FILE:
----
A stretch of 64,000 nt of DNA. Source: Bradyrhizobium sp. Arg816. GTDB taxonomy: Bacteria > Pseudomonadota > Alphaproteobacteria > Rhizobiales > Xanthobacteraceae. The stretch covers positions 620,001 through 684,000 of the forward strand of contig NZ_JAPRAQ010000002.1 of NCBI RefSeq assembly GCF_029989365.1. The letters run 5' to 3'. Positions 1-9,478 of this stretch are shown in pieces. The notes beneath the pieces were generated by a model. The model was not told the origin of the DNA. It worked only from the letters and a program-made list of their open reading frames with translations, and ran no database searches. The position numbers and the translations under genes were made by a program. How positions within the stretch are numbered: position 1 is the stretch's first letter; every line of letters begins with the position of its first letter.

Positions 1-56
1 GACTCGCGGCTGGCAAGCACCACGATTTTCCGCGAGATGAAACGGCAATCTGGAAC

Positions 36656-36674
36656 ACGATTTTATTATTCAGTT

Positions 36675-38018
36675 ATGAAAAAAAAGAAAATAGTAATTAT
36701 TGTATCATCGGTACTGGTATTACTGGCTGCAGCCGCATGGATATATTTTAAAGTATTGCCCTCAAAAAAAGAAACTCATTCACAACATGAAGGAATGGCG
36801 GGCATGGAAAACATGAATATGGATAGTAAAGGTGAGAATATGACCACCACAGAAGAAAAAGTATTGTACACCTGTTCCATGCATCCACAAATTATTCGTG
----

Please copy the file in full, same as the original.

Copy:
A stretch of 64,000 nt of DNA. Source: Bradyrhizobium sp. Arg816. GTDB taxonomy: Bacteria > Pseudomonadota > Alphaproteobacteria > Rhizobiales > Xanthobacteraceae. The stretch covers positions 620,001 through 684,000 of the forward strand of contig NZ_JAPRAQ010000002.1 of NCBI RefSeq assembly GCF_029989365.1. The letters run 5' to 3'. Positions 1-9,478 of this stretch are shown in pieces. The notes beneath the pieces were generated by a model. The model was not told the origin of the DNA. It worked only from the letters and a program-made list of their open reading frames with translations, and ran no database searches. The position numbers and the translations under genes were made by a program. How positions within the stretch are numbered: position 1 is the stretch's first letter; every line of letters begins with the position of its first letter.

Positions 1-56
1 GACTCGCGGCTGGCAAGCACCACGATTTTCCGCGAGATGAAACGGCAATCTGGAAC

Positions 36656-36674
36656 ACGATTTTATTATTCAGTT

Positions 36675-38018
36675 ATGAAAAAAAAGAAAATAGTAATTAT
36701 TGTATCATCGGTACTGGTATTACTGGCTGCAGCCGCATGGATATATTTTAAAGTATTGCCCTCAAAAAAAGAAACTCATTCACAACATGAAGGAATGGCG
36801 GGCATGGAAAACATGAATATGGATAGTAAAGGTGAGAATATGACCACCACAGAAGAAAAAGTATTGTACACCTGTTCCATGCATCCACAAATTATTCGTG